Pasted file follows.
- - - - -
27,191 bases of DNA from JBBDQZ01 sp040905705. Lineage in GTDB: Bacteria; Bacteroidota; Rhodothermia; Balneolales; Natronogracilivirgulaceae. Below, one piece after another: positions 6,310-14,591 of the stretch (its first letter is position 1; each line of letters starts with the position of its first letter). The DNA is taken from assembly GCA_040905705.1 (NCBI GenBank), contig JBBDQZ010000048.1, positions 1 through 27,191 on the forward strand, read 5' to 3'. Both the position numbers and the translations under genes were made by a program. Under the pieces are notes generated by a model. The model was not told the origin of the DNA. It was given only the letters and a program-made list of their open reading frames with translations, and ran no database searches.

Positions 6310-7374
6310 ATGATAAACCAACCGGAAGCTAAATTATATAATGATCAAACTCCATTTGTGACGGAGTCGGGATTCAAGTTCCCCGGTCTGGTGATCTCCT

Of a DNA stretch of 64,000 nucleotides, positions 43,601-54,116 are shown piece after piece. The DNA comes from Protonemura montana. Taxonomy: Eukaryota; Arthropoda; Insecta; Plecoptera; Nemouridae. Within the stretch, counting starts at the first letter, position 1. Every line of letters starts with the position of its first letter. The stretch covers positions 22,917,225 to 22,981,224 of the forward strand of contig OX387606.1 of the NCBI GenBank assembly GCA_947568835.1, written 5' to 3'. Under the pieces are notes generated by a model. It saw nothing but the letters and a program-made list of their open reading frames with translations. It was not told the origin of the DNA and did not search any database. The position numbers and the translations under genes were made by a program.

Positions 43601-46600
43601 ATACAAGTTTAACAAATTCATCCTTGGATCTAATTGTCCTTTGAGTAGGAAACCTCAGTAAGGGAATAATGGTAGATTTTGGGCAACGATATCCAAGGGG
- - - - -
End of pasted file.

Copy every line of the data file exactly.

27,191 bases of DNA from JBBDQZ01 sp040905705. Lineage in GTDB: Bacteria; Bacteroidota; Rhodothermia; Balneolales; Natronogracilivirgulaceae. Below, one piece after another: positions 6,310-14,591 of the stretch (its first letter is position 1; each line of letters starts with the position of its first letter). The DNA is taken from assembly GCA_040905705.1 (NCBI GenBank), contig JBBDQZ010000048.1, positions 1 through 27,191 on the forward strand, read 5' to 3'. Both the position numbers and the translations under genes were made by a program. Under the pieces are notes generated by a model. The model was not told the origin of the DNA. It was given only the letters and a program-made list of their open reading frames with translations, and ran no database searches.

Positions 6310-7374
6310 ATGATAAACCAACCGGAAGCTAAATTATATAATGATCAAACTCCATTTGTGACGGAGTCGGGATTCAAGTTCCCCGGTCTGGTGATCTCCT

Of a DNA stretch of 64,000 nucleotides, positions 43,601-54,116 are shown piece after piece. The DNA comes from Protonemura montana. Taxonomy: Eukaryota; Arthropoda; Insecta; Plecoptera; Nemouridae. Within the stretch, counting starts at the first letter, position 1. Every line of letters starts with the position of its first letter. The stretch covers positions 22,917,225 to 22,981,224 of the forward strand of contig OX387606.1 of the NCBI GenBank assembly GCA_947568835.1, written 5' to 3'. Under the pieces are notes generated by a model. It saw nothing but the letters and a program-made list of their open reading frames with translations. It was not told the origin of the DNA and did not search any database. The position numbers and the translations under genes were made by a program.

Positions 43601-46600
43601 ATACAAGTTTAACAAATTCATCCTTGGATCTAATTGTCCTTTGAGTAGGAAACCTCAGTAAGGGAATAATGGTAGATTTTGGGCAACGATATCCAAGGGG